rontë describes Jane's thoughts in terms of nature imagery the night Rochester's bed was set on fire. After he thanks Jane for saving his life and she is about to leave, she notes a "strange energy in his voice" and a "strange fire in his look" (133) and still holds her hand. Mr. Rochester finally relaxes his fingers, lets her go, and leaves not only Jane but the reader thinking that perhaps he has fallen in love with her. The diction and picturesque images in this passage paints a picture of Jane's inner struggle between passion and judgment. Brontë uses "billows", "unquiet", and "counteracting" to emphasize the struggle within Jane. On the other hand, words like 'surges", "wild", and "freshening" create a feeling of freedom and joy which seems to be repressed by this other "counteracting" force. Jane's "freshening gale" created by delirium and passion blows in the opposite direction of the "counteracting breeze" of judgment and sense. Thus, these images along with the diction, paint a picture of an inner battle between judgment and passion.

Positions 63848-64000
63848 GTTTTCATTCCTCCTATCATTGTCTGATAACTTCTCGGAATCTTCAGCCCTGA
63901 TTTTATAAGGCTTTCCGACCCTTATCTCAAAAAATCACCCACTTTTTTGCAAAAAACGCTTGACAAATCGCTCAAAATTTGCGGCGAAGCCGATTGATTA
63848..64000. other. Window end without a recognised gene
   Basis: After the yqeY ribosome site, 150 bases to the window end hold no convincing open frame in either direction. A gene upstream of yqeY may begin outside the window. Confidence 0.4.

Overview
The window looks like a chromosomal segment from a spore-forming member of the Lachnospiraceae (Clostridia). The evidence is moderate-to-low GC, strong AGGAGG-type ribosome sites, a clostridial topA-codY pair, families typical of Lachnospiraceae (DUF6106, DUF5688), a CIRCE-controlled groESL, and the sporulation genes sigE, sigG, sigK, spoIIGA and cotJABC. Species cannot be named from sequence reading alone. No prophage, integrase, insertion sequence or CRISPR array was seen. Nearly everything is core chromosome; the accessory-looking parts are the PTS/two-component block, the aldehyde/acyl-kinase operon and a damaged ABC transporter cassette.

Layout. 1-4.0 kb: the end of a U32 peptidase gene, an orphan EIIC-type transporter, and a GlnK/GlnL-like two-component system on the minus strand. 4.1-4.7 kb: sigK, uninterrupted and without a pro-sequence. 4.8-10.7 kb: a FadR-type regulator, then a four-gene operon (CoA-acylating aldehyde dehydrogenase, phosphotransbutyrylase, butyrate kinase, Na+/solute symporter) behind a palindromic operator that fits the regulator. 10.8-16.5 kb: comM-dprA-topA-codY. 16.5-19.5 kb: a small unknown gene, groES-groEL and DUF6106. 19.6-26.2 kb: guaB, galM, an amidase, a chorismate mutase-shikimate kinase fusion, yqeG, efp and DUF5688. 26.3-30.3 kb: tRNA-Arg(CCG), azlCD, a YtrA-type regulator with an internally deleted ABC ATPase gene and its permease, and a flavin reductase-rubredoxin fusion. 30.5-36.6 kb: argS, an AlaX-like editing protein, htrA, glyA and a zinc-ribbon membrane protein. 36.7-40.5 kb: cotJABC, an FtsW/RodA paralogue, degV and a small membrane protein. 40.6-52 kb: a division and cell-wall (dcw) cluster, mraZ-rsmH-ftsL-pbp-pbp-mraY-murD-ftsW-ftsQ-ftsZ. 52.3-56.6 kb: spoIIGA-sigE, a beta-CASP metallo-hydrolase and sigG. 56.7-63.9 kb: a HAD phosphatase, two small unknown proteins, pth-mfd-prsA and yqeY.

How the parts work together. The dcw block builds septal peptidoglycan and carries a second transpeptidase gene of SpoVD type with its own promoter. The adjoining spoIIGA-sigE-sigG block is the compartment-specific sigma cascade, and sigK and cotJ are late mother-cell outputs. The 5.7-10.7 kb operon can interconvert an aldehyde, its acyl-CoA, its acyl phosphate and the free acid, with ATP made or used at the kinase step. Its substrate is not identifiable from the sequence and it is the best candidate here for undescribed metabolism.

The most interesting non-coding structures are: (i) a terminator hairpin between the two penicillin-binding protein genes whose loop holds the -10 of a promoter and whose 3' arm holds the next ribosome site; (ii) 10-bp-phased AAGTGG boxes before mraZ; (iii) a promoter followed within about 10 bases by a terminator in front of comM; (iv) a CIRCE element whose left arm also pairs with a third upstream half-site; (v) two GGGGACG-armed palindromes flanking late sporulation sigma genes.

Last modified: May 1994